SUSAN R. EATON – Director

Equipped with degrees in biology, geology, geophysics and journalism, Susan has 25 years of volunteer experience in the Canadian and American conservation sectors. She’s developed expertise in not-for-profit board of directors governance, and has formulated and led successful science-based environmental campaigns which included media messaging and fundraising activities.

Originally from Halifax, Susan lives in Calgary where she consults to Canada’s energy sector. She’s held executive positions during her 30-year oil and gas career, managing large capital budgets and leading interdisciplinary teams of energy professionals. She’s also established solid relationships with multi-stakeholder groups: environmental, governmental, academic, industry, First Nations and the news media.

In 2015, Susan was named one of Canada’s 100 top, modern-day explorers by the Royal Canadian Geographical Society. During the past five years, Susan has participated in several polar expeditions—to Antarctica and the Canadian High Arctic—to study the interplay between plate tectonics, oceans, glaciers, climate and life.

Last summer, Susan led the all-female Sedna Epic Expedition to Labrador, Greenland and Iceland. Team Sedna documented the impacts of ocean change in the Arctic, and delivered its innovative ocean outreach program—using mobile marine aquariums and remotely operated vehicles—to the Inuit community of Nain.

BOB PEART – Director

Bob is a biologist, and he has worked in the fields of parks management, land use planning and environmental education for nearly 40 years. Currently, Bob is Executive Director of Sierra Club BC. Previously he has worked for Parks Canada, the Canadian Wildlife Service, the BC Ministry of Aboriginal Affairs, the BC Outdoor Recreation Council, the Royal BC Museum and the Canadian Parks and Wilderness Society-BC Chapter. Bob has volunteered for numerous organizations related to these fields, such as the Child and Nature Alliance of Canada, Yellowstone to Yukon Conservation Initiative and the Grasslands Conservation Council of BC. In recognition of his work and volunteer contributions Bob has been awarded the Queen’s Diamond Jubilee Medal and the J.B. Harkin Conservation Medal.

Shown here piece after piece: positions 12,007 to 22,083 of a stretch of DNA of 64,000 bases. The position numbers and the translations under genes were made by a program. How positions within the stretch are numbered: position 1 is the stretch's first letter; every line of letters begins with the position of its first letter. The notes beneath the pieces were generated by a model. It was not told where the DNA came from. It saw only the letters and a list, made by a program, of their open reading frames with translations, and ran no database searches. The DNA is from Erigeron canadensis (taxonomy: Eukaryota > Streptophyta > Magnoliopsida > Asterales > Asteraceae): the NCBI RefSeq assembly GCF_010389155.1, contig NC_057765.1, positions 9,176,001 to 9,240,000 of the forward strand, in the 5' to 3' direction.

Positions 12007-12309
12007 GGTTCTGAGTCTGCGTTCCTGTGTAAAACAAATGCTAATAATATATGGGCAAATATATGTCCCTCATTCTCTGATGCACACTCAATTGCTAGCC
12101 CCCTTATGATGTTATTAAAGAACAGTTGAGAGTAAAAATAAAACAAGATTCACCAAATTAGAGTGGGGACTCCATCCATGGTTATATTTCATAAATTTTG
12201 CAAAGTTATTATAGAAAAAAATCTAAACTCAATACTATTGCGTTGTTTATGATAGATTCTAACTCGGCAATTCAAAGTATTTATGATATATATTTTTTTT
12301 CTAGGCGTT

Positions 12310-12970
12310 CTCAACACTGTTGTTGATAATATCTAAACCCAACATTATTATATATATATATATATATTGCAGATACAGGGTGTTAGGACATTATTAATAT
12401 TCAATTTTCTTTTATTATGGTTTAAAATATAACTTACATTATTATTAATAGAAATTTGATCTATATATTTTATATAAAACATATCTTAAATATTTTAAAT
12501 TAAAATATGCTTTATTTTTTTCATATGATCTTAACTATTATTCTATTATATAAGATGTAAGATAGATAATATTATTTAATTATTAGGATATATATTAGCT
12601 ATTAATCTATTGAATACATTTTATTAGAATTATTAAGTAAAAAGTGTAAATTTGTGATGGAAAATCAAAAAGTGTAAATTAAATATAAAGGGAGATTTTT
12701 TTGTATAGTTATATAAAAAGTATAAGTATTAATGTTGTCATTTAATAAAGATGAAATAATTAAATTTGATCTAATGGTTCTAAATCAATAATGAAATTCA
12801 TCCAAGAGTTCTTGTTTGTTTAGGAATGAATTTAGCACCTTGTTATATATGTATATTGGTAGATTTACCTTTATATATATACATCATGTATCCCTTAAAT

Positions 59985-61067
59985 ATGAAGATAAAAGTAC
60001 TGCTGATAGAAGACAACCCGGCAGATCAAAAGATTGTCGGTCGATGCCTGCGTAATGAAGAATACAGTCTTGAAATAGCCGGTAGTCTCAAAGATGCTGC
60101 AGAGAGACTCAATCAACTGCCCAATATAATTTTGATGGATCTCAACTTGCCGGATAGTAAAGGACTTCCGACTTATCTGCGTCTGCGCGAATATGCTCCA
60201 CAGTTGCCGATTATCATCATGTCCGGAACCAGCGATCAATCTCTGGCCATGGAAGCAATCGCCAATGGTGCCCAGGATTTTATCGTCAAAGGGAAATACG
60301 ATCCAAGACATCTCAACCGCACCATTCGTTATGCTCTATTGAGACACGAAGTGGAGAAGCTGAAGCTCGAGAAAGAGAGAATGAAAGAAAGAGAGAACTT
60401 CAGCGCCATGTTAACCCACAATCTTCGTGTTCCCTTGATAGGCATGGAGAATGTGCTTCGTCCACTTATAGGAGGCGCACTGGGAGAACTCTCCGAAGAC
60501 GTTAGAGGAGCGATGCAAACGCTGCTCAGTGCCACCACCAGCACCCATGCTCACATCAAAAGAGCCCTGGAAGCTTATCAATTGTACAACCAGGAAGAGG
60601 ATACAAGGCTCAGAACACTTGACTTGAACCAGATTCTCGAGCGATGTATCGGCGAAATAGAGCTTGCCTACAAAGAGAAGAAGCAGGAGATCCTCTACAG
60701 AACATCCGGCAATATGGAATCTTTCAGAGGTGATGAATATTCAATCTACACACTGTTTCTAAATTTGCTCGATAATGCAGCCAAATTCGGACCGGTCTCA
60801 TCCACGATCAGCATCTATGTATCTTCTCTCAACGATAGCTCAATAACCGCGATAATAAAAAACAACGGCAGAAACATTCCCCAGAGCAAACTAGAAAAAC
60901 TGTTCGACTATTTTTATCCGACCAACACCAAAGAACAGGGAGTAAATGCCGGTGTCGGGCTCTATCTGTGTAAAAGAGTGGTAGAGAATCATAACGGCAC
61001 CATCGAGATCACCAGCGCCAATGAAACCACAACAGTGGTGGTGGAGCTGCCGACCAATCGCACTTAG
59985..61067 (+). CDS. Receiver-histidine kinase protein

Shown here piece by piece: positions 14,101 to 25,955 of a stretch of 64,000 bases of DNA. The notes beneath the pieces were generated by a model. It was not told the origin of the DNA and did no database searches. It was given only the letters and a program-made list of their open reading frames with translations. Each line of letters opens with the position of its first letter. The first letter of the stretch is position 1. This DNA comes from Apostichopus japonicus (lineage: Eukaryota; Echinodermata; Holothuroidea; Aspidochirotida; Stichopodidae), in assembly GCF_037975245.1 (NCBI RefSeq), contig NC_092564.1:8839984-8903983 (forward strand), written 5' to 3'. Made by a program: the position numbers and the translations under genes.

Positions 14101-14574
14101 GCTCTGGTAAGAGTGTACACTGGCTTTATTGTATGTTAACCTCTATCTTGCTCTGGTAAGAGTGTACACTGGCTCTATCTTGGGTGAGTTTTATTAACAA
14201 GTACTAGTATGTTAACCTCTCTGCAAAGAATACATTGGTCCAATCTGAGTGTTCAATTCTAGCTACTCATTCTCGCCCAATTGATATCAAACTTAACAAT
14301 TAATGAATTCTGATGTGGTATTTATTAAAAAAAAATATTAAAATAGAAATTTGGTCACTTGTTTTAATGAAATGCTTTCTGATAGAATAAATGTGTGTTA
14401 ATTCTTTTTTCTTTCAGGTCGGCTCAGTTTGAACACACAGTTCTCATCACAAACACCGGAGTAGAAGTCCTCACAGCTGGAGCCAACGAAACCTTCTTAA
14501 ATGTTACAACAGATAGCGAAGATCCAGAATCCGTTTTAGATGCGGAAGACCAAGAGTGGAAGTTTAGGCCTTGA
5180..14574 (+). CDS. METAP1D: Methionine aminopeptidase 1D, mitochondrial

Bill Ross is a business executive with Vercerta, a firm that specializes in risk management services, with particular focus on business economics and environmental issues.

In prior roles, Bill held executive management positions, specializing in Finance and Information Technology, with Enbridge Inc., a leading energy infrastructure manager; W.W. Grainger, a pre-eminent industrial distributor; and, Unilever, a global provider of consumer products.